Monday, April 13, 2009


Huge steel beams meeting at the bottom of the photo in a geometric composition. They are bolted into cement -- rusted, decaying, and lit by warm light.
The Redridge Steel Dam: still going strong

A couple of weekends ago, we headed out to Redridge to check out the Redridge Steel Dam -- one of the truly lost and beautiful ruins of the Keweenaw.

A bit of history first: Redridge is a tiny town on the Lake Superior Shore, where the Salmon Trout river flows into the lake. During the height of the copper mining boom, two mines -- the Atlantic and Baltic -- both built their copper processing mills on the lake near here. Mills required millions of gallons of flowing water, and so the mines made a deal to jointly build a dam across the river. The ultimate result was this giant steel dam, built in 1901, and one of only three dams of its kind ever built in the US -- and only two of them are still standing. The dam was only used for a few decades before both mines closed down, and ever since it has been left, abandoned.

The thing that makes this kind of dam unusual is that it isn't just a giant wall across the water, trying to hold back the force on its own. The dam is actually sloped, with a huge network of steel beams on the downstream side. The force of the water actually presses the beams downward, helping to anchor the dam in place. It's a clever design, but one that never really caught on.

Nowadays, the dam is a photographer's dream -- those steel beams make for amazing lines, shadows, and geometry. This photo was taken around the back of the dam, where some of the main supporting beams meet the dam's cement base. The light shining in is coming through some holes which were cut into the face of the dam many years ago, to help drain the reservoir and keep it from overflowing.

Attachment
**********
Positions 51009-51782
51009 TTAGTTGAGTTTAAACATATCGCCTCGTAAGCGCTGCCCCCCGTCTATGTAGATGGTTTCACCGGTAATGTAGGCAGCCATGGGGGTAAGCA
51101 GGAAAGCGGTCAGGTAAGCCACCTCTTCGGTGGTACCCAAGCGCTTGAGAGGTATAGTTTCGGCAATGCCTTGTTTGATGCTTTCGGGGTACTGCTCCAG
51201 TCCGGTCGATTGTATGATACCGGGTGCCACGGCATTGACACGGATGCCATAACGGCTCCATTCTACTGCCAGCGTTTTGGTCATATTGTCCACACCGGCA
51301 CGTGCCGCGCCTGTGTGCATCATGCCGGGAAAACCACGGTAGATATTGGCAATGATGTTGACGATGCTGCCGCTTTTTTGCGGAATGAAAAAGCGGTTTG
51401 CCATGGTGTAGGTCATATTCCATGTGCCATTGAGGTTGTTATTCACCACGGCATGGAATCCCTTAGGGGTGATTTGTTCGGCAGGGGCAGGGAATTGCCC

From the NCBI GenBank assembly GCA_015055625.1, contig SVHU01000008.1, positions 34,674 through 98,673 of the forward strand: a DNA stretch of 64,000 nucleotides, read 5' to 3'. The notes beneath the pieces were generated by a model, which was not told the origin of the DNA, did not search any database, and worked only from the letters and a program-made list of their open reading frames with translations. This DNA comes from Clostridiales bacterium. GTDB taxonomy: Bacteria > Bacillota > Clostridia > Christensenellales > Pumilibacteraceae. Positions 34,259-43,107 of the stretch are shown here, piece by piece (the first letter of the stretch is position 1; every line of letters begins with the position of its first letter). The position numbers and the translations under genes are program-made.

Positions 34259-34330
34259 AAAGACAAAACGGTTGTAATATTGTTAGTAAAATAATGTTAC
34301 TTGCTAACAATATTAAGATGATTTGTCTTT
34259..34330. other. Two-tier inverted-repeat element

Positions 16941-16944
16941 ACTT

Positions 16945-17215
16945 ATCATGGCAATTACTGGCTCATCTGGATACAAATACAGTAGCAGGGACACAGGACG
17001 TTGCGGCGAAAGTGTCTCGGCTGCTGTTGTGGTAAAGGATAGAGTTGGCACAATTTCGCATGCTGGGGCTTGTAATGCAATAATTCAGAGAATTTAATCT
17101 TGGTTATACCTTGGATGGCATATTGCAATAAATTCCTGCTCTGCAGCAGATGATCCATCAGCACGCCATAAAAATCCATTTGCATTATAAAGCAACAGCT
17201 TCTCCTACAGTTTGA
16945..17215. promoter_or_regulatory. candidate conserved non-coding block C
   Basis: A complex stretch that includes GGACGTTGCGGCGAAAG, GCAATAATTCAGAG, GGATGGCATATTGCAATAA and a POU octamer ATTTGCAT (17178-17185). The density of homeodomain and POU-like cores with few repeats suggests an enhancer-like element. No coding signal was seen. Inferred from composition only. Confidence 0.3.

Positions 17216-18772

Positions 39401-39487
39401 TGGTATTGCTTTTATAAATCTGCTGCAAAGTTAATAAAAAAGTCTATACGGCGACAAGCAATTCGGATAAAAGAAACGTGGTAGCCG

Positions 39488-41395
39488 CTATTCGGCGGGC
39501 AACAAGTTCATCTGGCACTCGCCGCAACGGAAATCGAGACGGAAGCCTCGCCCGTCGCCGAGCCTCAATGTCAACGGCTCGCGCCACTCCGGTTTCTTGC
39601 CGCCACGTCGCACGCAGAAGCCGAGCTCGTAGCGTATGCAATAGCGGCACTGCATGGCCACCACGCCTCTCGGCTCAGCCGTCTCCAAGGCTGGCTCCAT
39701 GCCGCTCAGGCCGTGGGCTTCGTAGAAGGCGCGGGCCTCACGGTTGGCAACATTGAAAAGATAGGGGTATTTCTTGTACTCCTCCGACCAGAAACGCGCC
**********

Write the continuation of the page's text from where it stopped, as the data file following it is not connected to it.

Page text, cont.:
Oh, and how is the dam holding up? Surprisingly well, for being totally untended for nearly 100 years. A Senior Design team here at Tech recently assessed the stability of the dam. Despite the fact that water runs through those holes and slowly corrodes the steel every spring, the dam is still very solid -- apparently the dam was overengineered so much that it will probably survive for another hundred years. But just in case -- if you're in the area, stop by and check it out soon!


Summer said...

I want to climb it. Seriously. Would I get yelled at? ;-)

Nice feature on CCE!

Kevin said...

Hi Dave,

This is seriously cool stuff. I'm going to spend some more time wandering through your site.


DC said...

@Summer: Yeah, this is a GREAT place to climb! In particular, you can climb up the side of the dam and poke your head out through the holes I mentioned. It's like looking through to another world.

@Kevin: Thanks! Please do. :)

Anonymous said...

this is a beautiful photo with a cool story to go along with it! keep posting ;-)

DC said...

@B. Held -- thanks so much! By the way, you have some *fascinating* blogs... tree tumors galore!